Scottish football needs crisis


It was only in February this year that the proposed Russia-Ukraine joint league first reached the stage of formal meetings between clubs to discuss the viability but tonight a showcase tournament between top clubs from each country gets underway tonight.  It is hoped the formal joint league will start this time next year when the top nine teams from each country will form the Unified First League.

Despite discouragement from Fifa, Uefa have insisted only that proper procedures are followed to give their ascent to the league.  Gazprom, the Russian energy giant and Uefa Champions League sponsor, has underwritten the project with a commitment of 1 billion euros per annum.

As we know, in football, money talks, and the Russian and Ukrainian clubs, together with their national associations and Uefa, have been talked happy to make change possible.

In order to become competitive with their rivals in the west while meeting Uefa Financial Fair Play rules, Russian and Ukrainian clubs need to increase income, which the Unified First League would go a long way towards.  Uefa president, Michel Platini, has long accepted that regionalisation was a viable way forward for domestic leagues, while former powers in smaller leagues have become disenfranchised from the game’s top table.

What does it mean for us?

Well, we don’t have a Gazprom, not yet, anyway, but once Gazprom’s financial and political muscle establishes the principle of regionalisation, that principle is available to all.  Former Yugoslavia countries are already in talks, while Scandinavian countries have already had a few abortive attempts at (underfunded) regional cup competitions.

The British region.

Welsh football has managed to retain its national identity, provide an infrastructure for provincial and community clubs, while federating with the FA in England to allow their larger (sic) clubs to find their competitive level.

The model is already established for Scottish football, which has realised living with one (or two for that matter) massive club which completely invalidates their league competition as a ‘competition’ is no longer the best way to order their affairs.

Financial recklessness caused the collapse of one club a year ago while the recklessness of a Lithuanian bank has put another in jeopardy.  A handful of other top-flight clubs now realise their financial commitments, not to mention sporting objectives, are no longer viable, with or without the crumbs from the table thrown in their direction when TV cameras and a few thousand fans arrive a few times per season.

Federate with England, just as the Welsh did.  It will bring ‘competition’ back to our competitions, put thousands of everyone’s gates and provide access to viable commercial contracts.

Why are our leagues and Association not speaking to the English about this right now?  The Football League in England is every bit as much a basket case as Scottish football right now, they also need to change the structural model and, unlike the equally lunatic (English) Premier League, appear to be self-aware in this respect.

Go talk to the Welsh FA, Cardiff City, Swansea, Wrexham or New Saints FC (!) and ask them what organising their game along the lines of the Scottish model would do to them.

Scottish football must federate or it will die.  As such, if we stand on the precipice of crisis, let’s make it a good one.  It’s the only thing which will get things moving.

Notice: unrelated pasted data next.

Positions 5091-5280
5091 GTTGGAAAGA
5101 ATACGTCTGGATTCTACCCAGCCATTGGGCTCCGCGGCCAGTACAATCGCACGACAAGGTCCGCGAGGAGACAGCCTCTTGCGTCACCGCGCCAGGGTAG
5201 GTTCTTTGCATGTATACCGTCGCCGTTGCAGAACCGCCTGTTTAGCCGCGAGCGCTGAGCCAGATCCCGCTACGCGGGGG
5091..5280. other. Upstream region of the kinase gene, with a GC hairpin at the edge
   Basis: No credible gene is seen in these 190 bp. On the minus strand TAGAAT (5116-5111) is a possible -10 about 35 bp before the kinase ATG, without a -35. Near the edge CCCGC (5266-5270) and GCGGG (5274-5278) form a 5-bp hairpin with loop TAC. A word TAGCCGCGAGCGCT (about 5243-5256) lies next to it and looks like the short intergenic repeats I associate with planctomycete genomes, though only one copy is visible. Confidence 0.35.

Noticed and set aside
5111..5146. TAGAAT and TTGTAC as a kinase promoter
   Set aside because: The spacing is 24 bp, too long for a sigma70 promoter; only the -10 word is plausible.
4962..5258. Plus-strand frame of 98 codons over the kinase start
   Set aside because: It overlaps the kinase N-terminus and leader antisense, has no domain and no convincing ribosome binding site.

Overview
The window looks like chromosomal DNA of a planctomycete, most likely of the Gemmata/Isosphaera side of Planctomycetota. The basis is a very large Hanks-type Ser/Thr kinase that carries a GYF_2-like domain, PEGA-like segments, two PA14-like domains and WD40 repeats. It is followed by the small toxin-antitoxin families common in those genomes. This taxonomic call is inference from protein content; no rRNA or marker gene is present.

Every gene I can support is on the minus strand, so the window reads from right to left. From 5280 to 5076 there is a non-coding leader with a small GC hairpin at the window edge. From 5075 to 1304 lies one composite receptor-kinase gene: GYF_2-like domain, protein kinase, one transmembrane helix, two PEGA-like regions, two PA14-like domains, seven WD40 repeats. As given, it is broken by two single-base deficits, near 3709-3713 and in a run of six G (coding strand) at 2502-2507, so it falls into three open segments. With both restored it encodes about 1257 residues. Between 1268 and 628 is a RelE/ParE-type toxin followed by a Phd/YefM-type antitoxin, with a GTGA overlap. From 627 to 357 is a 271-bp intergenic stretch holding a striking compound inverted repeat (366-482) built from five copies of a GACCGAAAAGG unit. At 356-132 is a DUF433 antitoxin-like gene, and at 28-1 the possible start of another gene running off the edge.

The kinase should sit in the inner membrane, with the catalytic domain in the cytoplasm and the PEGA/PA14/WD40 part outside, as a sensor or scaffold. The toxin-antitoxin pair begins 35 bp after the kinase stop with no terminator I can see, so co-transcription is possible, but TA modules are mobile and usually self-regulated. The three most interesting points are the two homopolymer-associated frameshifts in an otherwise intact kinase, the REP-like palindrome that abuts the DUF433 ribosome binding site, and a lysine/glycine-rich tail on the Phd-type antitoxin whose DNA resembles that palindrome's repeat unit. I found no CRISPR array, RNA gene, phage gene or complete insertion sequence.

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  1. canamalar1,


    I agree that the blame rests with the mine owners.



    Anyway, still don’t see why we need big windmills, I remember being told years ago that Scotland was leading the way in hydro electric power and we would all have cheap clean fuel in the future.



    Back to lurking





    I reckon you have gone native.



    And that your love of D&G would be significantly less had you found yourself in,say,Newton Stewart…

  3. Headtheball,




    During a discussion about geothermal generation that was an argument offered, what happens when all the heat is used up, I didn’t know whether to laugh or cry, this was supposed to be an engineer too.


    I tried to explain that by the time we used up all the heat we’d likely have evolved beyond the need for energy, or we’d all be dead from the nuclear winter.

  4. Awe_Naw_No_Annoni_Oan_Anaw_Noo on

    She is gone



    You can shed tears that she is gone Or you can smile because she has lived



    You can close your eyes and pray that she will come back Or you can open your eyes and see all that she has left



    Your heart can be empty because you can’t see her Or you can be full of the love that you shared



    You can turn your back on tomorrow and live yesterday Or you can be happy for tomorrow because of yesterday



    You can remember her and only that she is gone Or you can cherish her memory and let it live on



    You can cry and close your mind, be empty and turn your back Or you can do what she would want: smile, open your eyes, love and go on.



    David Harkins

  5. gherrybhoy57 on

    Hello all, from a very downcast, dreich, hun-infested Ayrshire. That link last night to the “Broon” family choir was brilliant. I have a suggestion for their repertoire; The wheels on the bus go round and round ……. all day long”

  6. Por Cierto



    13:17 on 28 June, 2013



    Wind Farms.



    A lovely wee village in Ayrshire call Straiton is having an almighty struggle with Wind Turbines…





    por cierto





    Straiton’s chock-full of Hun inbreds. Put ’em up and paint ’em green, I say.

  7. I must be in a minority of 1. I actually like the ole wind turbines. Having lived in a rainforest which has now been utterly destroyed by avaricious politicians, I am all for any God-given renewable energy being harnessed for the good of the community.